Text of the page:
Each Valentine’s Day, I receive a number of story pitches from marketing companies. I almost always hit delete. This year, though, one that advised me to “turn up the sweet and smoky in your love life by adding these chocolate and Scotch whisky pairings” got me thinking.
Whisky and chocolate are not a match made in heaven, but I have enjoyed some fabulous whisky and chocolate pairings before. And the three pairings the story pitch suggested were worth trying.
Pairing of Johnnie Walker Blue Label — at a suggested retail price, or srp, of $225 — with dark chocolate covered peanuts seemed to work well. The subtle smoke of the whisky underscored the intensity of the dark chocolate, with the slight nuttiness of the peanuts picking up some of the nuttiness in the Scotch. I found, though, that the pairing was not nearly as good as simply drinking this expensive whisky by itself.
For the Dalwhinnie 15-Year-Old — srp of $65 — the marketeer suggested salted caramel chocolates. I liked the interplay of the sweetness of the caramel with the slightly honeyed sweetness of the Dalwhinnie, and I enjoyed how the chocolate itself clung nicely to the vanilla and malty-bread notes in the whisky’s finish.
Overall though, I thought the chocolate treat somewhat flattened the Dalwhinnies’s complexity. It was a pleasant taste sensation, but the Dalwhinnie on its own usually tastes slightly better than it did when paired with this chocolate.
The suggested match of Lagavulin 8-Year-Old — srp of $60 — with mint chocolate truffles showed some promise, too.
Ultimately, I found the mint a touch jarring with the meaty smokiness of the Lagavulin. A Scotch with a different smoky signature might’ve worked better. That said, the truffle’s slightly drying note did mingle nicely with that part of Lagavulin’s complex flavor profile that calls typically to mind the drying slightly smoky edge of Lapsang Souchong Tea. Having warmed to the general theme, however, I thought a little further experimentation was in order. My primary conclusion is that, as with pairing any alcohol with food, some deliberative consideration helps ensure happier combinations. The goal, as always, is to seek complimentary or balancing sensations, and to avoid jarring combos, or instances in which one element overpowers the other.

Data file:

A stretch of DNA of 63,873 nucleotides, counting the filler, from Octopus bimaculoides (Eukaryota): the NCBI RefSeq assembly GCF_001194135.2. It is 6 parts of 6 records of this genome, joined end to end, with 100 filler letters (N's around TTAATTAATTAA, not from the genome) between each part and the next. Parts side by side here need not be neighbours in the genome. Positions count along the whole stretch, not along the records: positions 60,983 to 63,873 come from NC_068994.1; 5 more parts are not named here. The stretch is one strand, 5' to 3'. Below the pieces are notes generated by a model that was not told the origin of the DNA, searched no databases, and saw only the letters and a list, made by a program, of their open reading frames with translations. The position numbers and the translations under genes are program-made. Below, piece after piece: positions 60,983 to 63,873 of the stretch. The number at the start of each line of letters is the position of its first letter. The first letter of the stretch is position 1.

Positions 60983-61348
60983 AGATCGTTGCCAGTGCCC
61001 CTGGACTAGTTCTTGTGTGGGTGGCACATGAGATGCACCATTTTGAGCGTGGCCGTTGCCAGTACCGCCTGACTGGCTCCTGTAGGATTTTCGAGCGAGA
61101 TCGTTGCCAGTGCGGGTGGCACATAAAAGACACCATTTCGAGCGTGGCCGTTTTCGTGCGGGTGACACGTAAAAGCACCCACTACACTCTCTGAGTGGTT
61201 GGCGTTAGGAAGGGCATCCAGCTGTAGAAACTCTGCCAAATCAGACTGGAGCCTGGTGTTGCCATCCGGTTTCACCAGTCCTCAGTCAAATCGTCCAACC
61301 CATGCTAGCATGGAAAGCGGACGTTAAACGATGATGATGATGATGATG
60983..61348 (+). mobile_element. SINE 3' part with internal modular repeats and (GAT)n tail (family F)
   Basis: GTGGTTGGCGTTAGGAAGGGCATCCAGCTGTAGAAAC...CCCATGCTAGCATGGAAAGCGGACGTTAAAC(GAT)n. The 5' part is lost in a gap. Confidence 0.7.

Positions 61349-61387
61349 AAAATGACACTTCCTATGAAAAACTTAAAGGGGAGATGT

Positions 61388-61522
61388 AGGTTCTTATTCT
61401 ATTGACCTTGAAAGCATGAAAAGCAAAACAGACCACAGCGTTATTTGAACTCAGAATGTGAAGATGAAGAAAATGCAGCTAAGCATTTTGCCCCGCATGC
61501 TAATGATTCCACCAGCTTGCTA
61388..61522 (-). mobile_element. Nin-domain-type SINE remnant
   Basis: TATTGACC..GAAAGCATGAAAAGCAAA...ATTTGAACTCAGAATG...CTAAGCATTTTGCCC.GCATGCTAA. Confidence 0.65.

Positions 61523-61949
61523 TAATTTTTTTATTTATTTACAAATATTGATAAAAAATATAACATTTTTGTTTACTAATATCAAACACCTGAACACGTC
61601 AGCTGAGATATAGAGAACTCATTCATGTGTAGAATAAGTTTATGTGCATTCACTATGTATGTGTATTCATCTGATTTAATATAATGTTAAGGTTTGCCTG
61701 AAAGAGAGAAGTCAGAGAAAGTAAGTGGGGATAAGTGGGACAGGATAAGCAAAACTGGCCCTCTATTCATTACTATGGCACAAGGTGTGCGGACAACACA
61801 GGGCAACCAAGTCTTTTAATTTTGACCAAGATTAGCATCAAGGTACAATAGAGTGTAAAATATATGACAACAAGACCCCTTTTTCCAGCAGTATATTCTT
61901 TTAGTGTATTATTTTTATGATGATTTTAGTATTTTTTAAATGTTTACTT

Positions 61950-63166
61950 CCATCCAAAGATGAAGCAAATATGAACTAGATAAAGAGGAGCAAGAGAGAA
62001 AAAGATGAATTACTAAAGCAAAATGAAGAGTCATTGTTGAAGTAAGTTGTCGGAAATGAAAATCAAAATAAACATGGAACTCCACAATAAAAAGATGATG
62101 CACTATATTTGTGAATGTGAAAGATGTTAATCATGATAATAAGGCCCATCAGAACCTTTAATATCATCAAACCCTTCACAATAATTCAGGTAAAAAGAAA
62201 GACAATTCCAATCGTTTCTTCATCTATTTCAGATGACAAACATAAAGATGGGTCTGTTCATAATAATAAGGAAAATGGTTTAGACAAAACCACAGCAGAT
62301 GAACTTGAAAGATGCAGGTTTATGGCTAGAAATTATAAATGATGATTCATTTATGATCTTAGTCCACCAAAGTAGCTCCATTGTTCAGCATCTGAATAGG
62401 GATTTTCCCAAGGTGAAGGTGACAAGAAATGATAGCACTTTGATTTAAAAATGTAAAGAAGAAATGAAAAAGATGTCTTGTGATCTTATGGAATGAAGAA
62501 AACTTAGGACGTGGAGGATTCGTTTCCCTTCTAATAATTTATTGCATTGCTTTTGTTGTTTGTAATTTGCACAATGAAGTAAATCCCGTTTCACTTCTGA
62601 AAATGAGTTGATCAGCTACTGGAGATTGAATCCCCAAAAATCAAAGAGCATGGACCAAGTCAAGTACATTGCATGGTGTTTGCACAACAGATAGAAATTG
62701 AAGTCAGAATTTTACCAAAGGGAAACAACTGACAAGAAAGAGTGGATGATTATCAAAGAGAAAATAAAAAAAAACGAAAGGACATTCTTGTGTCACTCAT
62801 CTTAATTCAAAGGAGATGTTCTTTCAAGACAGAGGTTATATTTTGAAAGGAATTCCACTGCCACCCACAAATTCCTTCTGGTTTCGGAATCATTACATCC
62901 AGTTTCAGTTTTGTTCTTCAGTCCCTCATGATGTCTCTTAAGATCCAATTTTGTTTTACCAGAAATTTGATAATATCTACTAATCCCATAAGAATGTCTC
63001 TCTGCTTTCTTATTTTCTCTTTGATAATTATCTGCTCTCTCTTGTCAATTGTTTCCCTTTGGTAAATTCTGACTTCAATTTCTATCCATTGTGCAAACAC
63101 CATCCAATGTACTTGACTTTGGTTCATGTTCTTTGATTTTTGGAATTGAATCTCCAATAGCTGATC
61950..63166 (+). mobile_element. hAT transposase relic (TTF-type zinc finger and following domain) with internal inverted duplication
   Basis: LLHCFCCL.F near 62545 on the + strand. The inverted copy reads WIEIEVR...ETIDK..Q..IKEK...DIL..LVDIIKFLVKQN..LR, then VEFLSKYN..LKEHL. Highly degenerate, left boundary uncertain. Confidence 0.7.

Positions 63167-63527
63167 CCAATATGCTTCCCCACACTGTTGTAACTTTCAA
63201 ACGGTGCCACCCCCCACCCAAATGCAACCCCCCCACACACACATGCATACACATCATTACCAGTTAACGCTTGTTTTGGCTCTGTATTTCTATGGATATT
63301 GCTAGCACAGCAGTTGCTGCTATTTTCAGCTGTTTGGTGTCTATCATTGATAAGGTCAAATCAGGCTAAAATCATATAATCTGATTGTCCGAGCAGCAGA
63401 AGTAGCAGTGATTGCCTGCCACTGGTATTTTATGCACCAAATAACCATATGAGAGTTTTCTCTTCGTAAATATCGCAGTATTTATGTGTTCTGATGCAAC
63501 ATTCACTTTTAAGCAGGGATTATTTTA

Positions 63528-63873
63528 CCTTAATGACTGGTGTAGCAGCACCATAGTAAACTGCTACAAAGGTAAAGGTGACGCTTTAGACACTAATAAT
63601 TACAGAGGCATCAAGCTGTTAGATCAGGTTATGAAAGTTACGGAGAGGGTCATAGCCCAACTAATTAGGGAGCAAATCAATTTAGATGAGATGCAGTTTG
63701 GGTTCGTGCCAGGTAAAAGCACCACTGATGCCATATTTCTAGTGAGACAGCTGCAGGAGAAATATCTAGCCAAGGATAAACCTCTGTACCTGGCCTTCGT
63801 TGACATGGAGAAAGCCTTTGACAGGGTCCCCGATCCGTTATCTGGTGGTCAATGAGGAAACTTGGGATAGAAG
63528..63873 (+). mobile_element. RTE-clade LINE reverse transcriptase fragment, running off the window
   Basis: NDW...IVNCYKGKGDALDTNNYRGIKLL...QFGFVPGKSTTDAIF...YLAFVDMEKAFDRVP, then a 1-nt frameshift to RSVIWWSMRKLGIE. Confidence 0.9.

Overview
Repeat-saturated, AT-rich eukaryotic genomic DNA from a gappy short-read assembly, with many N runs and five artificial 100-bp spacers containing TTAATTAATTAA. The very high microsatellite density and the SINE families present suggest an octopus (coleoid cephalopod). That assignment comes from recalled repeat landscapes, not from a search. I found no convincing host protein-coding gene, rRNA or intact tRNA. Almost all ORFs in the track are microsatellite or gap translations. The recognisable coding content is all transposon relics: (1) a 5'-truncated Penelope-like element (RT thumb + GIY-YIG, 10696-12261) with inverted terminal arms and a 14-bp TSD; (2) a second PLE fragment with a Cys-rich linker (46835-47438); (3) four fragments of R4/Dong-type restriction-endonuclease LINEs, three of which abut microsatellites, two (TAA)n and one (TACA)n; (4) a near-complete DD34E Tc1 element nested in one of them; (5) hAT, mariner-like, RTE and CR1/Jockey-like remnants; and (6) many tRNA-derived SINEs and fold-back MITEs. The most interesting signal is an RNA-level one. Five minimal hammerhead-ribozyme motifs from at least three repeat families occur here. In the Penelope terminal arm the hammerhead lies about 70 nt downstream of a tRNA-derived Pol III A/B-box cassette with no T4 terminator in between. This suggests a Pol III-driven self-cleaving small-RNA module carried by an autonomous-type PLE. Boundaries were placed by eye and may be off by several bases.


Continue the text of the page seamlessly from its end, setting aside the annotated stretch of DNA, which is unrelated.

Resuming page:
Following up on the Lagavulin pairing, I decided to see if I could find a better smoky partner for the mint chocolate truffles. Some smoky whiskies are more smoked-fish like, or smoked-meat like, some are more extinguished-beach-bonfire like, but some have more of a medicinal profile. Thinking that the mint might take on a menthol-like character when paired with an iodine-heavy medicinal malt whisky like Laphroaig, I happily experimented through much of the Laphroaig lineup. Low and behold, I find a superb match.
Try the regular-strength Laphroaig 10-Year-Old Single Malt Scotch Whisky — srp $50; 40 percent abv — with mint chocolate goodies. Having tried a bunch of options, peppermint mintyness worked best. Indeed, Girl Scout Thin Mints went down a treat. Admittedly my stash has been kept in the freezer longer than is probably ideal, but thawed to room temperature they still tempted me to eat more than I should.
A perfect after-dinner palate cleanser, the peppermint combination is an uplifting combo. On its own, the powerful, smoky, peaty, iodine-rich, love-it-or-hate-it Laphroaig 10-Year-Old is a fabulous, heavy, digestive-style dram. Mixed with the Girl Scout Thin Mints, it became an oddly yet deliciously rejuvenating, restorative dram. Highly
Send your wine and spirits questions to Joshua E. London at [email protected].